LOS ANGELES – To get a better idea why Theo Epstein’s front office invested $184 million in Jason Heyward – and how Cubs manager Joe Maddon thinks through the lineup – just listen to Kris Bryant.
The National League’s leading MVP candidate explained Heyward’s value to the best team in baseball late Friday night at Dodger Stadium after blasting his 34th and 35th home runs during a 10-inning comeback victory.
Bryant, a particularly gracious teammate, credited Heyward for sparking the ninth-inning rally against Los Angeles closer Kenley Jansen, hitting a leadoff double and taking advantage of a misplayed strike three and a wild pitch to score the game-tying run.
“We all know what he can do at the plate,” Bryant said. “Everybody knows what he can do in the field. He’s a huge asset to this team. If it wasn’t for him getting us started there, we wouldn’t have won the game. Simple as that.
“Heads-up base-running (is) something that you really can’t teach. And he has it. It’s just awesome to see him come out and compete every day.
“It inspires me. It makes me want to be like him, always keeping your head up, always being a great teammate, being so positive. I can’t say enough about him.”
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Maybe a road trip that began with Heyward getting a mental break and sitting through three games at Coors Field becomes a turning point in a poor offensive season (.229 average/.629 OPS). In his first game back after that reboot, Heyward homered against the San Diego Padres, hitting his first one in almost a month.
After sitting against Los Angeles lefty Julio Urias – with Maddon wanting to get Jorge Soler involved – Heyward came off the bench to deliver a pinch-hit RBI single off reliever Pedro Baez in the seventh inning of Saturday afternoon’s 3-2 loss at Dodger Stadium (and then get thrown out trying to steal second base).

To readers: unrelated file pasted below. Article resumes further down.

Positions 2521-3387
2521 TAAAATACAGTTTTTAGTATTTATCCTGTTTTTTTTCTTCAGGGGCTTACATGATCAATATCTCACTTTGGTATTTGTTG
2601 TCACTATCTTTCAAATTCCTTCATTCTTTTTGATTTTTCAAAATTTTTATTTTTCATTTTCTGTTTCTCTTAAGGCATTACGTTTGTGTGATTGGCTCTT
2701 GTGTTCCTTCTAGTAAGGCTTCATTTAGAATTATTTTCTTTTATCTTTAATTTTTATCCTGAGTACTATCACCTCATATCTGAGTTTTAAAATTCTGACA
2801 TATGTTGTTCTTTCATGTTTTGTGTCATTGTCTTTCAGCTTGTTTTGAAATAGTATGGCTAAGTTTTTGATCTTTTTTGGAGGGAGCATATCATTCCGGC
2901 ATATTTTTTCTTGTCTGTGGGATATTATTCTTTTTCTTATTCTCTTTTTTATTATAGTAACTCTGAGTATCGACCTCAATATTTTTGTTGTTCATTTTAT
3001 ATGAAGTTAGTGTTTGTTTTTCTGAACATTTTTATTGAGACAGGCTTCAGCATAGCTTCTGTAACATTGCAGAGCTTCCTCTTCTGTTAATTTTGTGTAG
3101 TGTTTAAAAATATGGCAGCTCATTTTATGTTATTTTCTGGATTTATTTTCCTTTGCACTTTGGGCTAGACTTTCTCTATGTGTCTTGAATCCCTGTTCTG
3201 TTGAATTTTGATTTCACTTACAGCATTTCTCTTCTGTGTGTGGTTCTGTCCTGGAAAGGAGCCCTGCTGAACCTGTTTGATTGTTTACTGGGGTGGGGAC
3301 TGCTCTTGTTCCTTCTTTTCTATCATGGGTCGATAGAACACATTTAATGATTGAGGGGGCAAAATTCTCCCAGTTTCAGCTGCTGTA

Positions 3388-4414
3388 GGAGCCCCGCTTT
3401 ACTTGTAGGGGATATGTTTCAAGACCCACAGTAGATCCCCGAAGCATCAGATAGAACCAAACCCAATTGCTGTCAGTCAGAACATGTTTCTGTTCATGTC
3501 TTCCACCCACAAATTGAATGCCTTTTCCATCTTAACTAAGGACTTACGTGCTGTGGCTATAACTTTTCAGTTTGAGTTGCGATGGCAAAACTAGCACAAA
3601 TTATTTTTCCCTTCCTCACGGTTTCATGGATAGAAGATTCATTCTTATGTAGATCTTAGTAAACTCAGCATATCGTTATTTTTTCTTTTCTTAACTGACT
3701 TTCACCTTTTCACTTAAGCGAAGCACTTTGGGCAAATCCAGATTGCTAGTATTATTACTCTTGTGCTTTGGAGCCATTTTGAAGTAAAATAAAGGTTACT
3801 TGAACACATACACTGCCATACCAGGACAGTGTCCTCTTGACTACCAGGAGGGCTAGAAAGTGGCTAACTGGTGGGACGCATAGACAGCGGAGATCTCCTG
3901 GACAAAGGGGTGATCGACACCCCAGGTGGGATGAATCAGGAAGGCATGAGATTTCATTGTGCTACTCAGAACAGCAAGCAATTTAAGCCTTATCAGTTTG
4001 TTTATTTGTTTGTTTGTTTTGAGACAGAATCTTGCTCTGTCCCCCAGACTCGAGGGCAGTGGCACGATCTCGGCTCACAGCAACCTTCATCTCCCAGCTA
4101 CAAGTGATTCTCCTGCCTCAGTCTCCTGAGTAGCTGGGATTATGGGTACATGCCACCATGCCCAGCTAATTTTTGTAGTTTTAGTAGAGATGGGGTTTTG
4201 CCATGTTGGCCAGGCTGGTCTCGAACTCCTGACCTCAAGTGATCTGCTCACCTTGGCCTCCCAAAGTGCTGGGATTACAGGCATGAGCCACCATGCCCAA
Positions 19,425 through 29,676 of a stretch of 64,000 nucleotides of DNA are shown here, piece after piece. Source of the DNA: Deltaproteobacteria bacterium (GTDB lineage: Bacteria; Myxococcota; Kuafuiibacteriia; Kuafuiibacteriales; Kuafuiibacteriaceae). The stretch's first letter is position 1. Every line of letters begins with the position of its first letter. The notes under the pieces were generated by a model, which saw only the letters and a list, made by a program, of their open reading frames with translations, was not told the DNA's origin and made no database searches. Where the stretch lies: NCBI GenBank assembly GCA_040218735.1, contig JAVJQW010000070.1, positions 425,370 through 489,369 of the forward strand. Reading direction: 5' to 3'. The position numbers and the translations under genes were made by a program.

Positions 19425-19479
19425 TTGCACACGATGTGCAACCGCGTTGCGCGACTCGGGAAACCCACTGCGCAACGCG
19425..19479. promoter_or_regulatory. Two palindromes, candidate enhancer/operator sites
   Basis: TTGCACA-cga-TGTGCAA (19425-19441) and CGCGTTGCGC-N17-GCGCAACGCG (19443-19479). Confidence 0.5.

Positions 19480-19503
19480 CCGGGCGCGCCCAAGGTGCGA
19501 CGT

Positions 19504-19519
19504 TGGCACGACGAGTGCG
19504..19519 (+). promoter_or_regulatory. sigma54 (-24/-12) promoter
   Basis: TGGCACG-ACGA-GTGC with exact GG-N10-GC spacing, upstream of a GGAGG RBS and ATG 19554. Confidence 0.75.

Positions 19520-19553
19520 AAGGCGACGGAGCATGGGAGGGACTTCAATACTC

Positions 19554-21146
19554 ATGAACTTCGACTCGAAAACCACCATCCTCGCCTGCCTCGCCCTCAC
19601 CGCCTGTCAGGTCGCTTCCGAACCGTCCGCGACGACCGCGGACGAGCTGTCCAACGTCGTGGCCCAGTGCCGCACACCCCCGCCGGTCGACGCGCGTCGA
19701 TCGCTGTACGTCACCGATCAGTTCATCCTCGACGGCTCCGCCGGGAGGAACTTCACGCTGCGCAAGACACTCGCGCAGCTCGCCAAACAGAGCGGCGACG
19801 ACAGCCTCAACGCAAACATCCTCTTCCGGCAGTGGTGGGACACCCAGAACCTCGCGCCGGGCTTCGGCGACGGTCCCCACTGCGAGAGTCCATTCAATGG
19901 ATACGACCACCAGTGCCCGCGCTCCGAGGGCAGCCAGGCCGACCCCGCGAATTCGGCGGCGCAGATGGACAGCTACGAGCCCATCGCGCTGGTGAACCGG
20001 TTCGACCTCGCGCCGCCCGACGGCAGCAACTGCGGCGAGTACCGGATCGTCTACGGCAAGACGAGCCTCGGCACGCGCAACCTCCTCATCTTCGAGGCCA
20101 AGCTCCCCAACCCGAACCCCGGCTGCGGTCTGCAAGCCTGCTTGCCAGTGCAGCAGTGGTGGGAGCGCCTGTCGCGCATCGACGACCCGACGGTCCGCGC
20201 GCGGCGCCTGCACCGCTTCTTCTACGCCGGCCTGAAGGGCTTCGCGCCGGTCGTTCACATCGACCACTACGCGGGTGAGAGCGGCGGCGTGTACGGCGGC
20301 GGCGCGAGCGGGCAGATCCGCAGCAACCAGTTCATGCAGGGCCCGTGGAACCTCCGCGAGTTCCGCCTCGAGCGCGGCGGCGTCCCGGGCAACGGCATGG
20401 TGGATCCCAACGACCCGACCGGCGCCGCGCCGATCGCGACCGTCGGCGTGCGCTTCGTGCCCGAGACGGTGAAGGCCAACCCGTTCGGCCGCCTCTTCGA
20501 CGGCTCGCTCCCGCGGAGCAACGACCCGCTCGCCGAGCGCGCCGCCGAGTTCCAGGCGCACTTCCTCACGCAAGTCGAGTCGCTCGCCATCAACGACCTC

“He’s not hit to his level yet this year, but he plays a significant game on a nightly basis,” Maddon said. “He doesn’t cry about things. He doesn’t make excuses. He shows up and he plays. That’s why I say he’s a winner.
“The hitting’s going to be there. I’m telling you it’s going to be there. And it’s going to be there at the right time this year – and for years to come.
“He’s just had a tough moment and he’s been digging himself out of a hole all year at the plate. But every place else, he’s among the best in the game right now.”
That’s why the Cubs can sacrifice a measure of offense in the playoffs and still thrive with Heyward’s Gold Glove defense, speed and instincts.
“Jason does set a great example daily,” Maddon said. “Because a lot of guys going through that moment would not be the teammate that he is and pick up everybody else.
“A lot of times when guys aren’t hitting, they go, ‘Oh, my self-worth goes down. Should I pop off? Should I say something?’ Guys who have carried their batting average on their sleeve and then react accordingly – that’s not good. Just be who you are. He has a lot to bring on a daily basis, even if he’s not 3-for-4.”
The Cubs also remember Heyward as a tough out and a dynamic lineup presence for the St. Louis Cardinals during last year’s playoffs. And everyone will forget the numbers from the regular season if Heyward performs in the postseason.
“Once October starts,” Heyward said, “you got to be on. That’s the way we’re trying to look at it.”